June 2, 2014 (Jackson) - Top executives are mentoring students from Belhaven Universitys School of Business through its new Executive in Residence program. This once in a lifetime experience gives each student access to some of the most influential business leaders in Mississippi.
Belhaven hosted five business executives over the spring semester at Belhaven: Sam Lane, Senior Vice President of First Commercial Bank; Earl Blankenship, Chairman and CEO of Mercury Investment Management; Emmerson Daily, Founder of Daily Equipment Corporation; Melanie Dowell, Senior Vice President of Morgan Stanley and Lee Lampton, Chief Operating Officer of Ergon.
These top executives are playing a major role in the education of our students and it is very rewarding for them to see a students countenance light-up when they learn something new, said Jeff Rickels, Assistant to the President. I believe that our students are catching a vision for success in the marketplace with the quality of people that have been brought in through this program.
The mentorship executives spent five hours during the semester and shared advice from their own experiences, gave lectures as well as tips, trends and ways to succeed. Dr. Chip Mason, Dean of the School of Business, After talking with these highly successful business executives, the students were more excited about pursuing careers in business.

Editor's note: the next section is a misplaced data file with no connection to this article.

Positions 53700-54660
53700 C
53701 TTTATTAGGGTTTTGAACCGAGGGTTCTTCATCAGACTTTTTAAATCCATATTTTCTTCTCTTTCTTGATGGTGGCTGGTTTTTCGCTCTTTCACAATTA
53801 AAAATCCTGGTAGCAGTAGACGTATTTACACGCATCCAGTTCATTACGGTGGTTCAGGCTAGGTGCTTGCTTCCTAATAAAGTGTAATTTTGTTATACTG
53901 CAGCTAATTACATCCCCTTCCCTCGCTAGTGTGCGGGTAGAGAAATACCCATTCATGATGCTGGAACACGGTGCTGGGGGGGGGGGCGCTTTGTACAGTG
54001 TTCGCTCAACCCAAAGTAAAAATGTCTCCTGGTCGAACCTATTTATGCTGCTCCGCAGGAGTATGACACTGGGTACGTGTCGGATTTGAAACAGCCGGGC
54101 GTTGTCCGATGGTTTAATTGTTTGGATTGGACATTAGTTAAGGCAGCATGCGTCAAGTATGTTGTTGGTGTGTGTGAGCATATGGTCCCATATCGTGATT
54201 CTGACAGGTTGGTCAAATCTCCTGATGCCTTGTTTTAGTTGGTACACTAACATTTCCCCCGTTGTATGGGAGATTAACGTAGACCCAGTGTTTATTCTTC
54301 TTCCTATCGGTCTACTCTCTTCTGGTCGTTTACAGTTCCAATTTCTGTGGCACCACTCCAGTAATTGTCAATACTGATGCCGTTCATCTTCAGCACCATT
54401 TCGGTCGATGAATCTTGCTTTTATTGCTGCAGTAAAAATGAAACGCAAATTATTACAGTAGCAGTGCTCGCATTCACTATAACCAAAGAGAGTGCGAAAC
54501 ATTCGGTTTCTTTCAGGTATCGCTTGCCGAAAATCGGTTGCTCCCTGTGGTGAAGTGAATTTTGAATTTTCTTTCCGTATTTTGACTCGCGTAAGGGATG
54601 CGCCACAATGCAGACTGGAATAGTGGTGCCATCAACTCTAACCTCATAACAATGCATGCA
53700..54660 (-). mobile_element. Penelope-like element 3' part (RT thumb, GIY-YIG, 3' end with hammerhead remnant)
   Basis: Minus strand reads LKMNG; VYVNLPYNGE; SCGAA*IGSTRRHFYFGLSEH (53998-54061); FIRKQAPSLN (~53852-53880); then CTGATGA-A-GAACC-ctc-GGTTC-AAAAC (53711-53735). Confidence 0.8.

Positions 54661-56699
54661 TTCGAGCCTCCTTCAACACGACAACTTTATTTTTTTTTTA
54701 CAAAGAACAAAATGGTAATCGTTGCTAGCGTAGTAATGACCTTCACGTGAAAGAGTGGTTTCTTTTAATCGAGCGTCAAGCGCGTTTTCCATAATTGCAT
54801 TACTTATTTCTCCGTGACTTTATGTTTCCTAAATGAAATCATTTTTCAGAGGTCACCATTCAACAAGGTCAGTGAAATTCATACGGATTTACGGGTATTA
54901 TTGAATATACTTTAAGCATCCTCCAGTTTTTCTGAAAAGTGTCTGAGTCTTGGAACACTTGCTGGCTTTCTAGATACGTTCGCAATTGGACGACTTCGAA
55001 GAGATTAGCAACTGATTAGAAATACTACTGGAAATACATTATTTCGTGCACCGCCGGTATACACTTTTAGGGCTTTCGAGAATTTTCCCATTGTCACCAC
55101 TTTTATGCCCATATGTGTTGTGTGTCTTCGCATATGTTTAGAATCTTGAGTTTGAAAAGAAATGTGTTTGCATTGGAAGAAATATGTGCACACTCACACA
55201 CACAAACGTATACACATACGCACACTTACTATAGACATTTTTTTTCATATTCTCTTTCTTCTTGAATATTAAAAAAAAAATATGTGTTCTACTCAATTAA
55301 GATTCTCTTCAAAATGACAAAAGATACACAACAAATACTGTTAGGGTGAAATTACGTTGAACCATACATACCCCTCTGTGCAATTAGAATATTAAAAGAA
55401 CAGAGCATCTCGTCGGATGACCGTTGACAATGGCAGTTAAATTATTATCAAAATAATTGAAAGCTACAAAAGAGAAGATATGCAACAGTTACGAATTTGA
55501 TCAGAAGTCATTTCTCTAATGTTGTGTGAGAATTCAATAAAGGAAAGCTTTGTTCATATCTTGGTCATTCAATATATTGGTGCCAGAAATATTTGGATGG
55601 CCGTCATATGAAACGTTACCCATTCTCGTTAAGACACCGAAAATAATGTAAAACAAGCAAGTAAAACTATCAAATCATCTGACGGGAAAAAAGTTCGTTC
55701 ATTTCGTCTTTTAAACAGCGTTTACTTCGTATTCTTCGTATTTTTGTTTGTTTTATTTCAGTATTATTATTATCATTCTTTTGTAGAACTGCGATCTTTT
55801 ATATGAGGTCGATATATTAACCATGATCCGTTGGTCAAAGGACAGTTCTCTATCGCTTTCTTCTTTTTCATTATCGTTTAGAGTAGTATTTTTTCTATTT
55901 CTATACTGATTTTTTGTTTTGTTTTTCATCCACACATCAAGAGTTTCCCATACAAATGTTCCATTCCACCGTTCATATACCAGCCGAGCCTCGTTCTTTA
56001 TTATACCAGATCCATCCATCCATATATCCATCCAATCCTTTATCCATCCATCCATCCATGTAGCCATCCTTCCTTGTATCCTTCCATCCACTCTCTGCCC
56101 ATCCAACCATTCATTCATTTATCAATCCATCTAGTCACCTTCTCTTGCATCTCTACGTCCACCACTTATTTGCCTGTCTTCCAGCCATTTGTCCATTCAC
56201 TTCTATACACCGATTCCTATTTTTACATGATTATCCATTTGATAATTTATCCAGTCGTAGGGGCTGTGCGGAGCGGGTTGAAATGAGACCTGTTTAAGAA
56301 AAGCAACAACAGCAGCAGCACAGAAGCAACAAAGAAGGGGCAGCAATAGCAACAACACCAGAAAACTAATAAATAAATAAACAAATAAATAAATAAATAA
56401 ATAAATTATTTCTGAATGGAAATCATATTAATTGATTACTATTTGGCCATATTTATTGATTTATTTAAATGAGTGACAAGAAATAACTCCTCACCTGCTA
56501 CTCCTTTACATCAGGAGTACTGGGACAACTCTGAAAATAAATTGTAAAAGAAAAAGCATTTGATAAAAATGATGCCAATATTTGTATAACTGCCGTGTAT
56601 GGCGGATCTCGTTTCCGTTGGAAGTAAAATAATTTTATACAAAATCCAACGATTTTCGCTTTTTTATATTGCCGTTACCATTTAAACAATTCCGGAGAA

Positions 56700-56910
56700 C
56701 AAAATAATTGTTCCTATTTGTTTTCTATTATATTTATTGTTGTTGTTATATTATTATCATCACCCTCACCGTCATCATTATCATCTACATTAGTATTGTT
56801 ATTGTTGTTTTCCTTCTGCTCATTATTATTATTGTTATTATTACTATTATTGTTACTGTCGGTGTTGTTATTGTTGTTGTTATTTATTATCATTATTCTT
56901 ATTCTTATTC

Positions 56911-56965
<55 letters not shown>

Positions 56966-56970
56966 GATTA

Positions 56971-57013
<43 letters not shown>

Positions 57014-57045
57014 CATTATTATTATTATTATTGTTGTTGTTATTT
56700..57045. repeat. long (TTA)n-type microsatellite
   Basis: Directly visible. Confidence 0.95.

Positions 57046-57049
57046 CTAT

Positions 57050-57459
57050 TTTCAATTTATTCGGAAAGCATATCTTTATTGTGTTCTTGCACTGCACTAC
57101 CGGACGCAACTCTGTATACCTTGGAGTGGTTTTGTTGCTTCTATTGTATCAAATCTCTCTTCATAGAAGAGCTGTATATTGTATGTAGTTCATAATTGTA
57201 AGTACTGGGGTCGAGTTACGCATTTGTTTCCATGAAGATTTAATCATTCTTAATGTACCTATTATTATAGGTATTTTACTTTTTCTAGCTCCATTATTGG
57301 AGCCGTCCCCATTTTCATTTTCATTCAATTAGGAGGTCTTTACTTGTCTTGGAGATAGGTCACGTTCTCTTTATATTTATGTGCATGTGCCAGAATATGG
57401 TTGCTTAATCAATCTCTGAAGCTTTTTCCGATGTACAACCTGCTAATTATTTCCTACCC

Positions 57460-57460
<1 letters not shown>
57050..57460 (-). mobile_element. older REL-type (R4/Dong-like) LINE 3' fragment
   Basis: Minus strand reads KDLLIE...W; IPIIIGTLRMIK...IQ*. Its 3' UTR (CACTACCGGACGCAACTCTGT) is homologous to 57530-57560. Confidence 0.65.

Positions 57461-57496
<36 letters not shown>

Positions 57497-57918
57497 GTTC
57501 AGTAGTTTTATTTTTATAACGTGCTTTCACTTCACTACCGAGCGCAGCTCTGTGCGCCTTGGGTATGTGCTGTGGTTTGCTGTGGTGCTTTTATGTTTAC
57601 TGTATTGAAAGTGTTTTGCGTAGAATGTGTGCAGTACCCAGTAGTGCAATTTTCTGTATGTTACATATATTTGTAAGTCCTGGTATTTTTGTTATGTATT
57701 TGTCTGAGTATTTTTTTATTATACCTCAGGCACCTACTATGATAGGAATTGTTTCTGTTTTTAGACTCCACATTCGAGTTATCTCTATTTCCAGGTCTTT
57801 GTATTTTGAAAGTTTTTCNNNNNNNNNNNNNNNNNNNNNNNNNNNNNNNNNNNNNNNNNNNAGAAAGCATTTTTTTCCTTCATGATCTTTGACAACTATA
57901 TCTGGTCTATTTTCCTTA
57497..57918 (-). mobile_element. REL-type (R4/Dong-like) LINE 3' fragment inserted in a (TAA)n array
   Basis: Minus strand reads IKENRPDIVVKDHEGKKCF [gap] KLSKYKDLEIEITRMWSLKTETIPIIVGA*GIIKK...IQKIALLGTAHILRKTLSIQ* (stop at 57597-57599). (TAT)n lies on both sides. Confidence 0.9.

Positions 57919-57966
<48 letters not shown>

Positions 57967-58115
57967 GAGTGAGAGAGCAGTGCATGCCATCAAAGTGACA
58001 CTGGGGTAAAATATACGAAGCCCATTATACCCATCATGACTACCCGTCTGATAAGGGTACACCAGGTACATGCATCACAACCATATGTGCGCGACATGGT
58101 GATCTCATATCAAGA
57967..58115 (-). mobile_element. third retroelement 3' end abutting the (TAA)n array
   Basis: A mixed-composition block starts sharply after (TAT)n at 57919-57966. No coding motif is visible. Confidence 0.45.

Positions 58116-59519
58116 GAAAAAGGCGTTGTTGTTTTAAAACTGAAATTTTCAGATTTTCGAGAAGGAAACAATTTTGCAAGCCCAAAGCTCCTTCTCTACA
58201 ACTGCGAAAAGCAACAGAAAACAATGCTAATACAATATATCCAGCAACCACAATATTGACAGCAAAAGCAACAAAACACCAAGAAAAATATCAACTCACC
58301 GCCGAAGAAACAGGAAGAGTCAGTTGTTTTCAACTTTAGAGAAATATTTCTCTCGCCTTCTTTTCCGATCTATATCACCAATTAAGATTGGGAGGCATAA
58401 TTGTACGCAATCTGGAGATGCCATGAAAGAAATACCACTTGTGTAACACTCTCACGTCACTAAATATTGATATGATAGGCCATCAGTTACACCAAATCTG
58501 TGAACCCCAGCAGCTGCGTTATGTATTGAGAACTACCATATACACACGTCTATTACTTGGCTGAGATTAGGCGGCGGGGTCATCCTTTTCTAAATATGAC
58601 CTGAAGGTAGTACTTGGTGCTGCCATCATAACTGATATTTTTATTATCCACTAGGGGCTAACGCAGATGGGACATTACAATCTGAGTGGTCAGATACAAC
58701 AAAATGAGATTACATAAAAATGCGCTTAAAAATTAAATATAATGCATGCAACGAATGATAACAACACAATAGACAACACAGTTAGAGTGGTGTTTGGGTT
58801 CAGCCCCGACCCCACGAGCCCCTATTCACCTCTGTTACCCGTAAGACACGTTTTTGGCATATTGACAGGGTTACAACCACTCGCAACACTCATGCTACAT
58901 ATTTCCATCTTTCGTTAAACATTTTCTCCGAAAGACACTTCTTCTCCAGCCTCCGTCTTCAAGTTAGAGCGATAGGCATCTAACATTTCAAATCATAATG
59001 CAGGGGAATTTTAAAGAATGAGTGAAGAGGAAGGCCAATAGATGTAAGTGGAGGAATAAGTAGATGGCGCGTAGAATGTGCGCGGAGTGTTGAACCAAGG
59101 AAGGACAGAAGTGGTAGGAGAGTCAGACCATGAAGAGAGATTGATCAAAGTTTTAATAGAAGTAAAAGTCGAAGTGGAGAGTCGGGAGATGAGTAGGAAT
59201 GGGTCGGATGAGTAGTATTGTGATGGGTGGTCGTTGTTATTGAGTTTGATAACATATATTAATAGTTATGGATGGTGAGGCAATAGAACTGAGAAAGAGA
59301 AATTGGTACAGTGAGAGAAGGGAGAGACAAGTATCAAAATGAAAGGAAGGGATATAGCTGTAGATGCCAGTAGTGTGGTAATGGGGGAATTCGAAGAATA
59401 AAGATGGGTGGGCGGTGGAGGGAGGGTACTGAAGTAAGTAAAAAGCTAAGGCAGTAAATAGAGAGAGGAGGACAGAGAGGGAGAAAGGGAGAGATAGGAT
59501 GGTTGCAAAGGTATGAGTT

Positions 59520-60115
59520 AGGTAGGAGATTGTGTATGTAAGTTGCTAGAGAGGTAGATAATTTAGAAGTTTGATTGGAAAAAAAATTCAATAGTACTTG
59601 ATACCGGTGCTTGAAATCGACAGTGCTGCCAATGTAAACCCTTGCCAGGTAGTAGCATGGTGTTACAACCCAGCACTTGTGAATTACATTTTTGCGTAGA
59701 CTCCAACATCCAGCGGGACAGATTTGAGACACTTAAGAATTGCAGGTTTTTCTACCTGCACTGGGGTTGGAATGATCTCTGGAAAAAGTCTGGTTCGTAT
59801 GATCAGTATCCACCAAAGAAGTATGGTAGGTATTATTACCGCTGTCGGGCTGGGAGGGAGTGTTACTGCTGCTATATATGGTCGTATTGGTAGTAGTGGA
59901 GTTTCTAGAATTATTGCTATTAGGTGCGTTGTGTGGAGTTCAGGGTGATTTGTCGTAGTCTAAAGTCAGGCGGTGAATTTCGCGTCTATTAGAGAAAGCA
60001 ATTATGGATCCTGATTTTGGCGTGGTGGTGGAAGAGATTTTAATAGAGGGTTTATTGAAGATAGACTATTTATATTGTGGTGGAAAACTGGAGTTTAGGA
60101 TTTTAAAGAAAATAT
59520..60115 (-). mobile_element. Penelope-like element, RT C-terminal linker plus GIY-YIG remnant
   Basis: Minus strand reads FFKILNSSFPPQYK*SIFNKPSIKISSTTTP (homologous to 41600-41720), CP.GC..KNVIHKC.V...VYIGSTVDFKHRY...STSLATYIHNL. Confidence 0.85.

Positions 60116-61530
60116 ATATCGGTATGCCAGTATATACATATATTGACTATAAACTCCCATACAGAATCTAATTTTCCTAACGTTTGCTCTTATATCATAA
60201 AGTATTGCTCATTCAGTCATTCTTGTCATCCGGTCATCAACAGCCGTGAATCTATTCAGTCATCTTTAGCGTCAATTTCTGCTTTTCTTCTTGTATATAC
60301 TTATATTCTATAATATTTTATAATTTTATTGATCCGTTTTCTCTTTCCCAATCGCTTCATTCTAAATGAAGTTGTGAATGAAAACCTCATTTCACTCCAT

Some students were inspired to start their own businesses as a result of positive feedback from the executives during the annual Belhaven Business Plan Competition. Much like NBCs television show, Shark Tank, students presented their ideas and business plans to faculty along with executives Lane and Blankenship who served as guest judges. Both visiting executives were so impressed with the winning teams plan, which featured an international chain of donut shops, they believed that with some small revisions it could be the blueprint for a successful business.
This partnership is especially helpful to faculty members in the Belhaven School of Business. According to Dr. Mason, students step into todays business marketplace with vast social and technological change, and those challenges need mentorship beyond the traditional faculty and student interactions. Dr. Mason adds, Belhaven faculty can also benefit from an executive with current experience to ensure that their curriculum effectively meets the needs of todays employers.
The Executive in Residence program also gave students the unique opportunity to discuss morals and ethics in the workplace. We believe it is important for our students at Belhaven to not only be successful, but to be young men and women of character, competent and committed to living out their faith in the workplace, adds Rickels.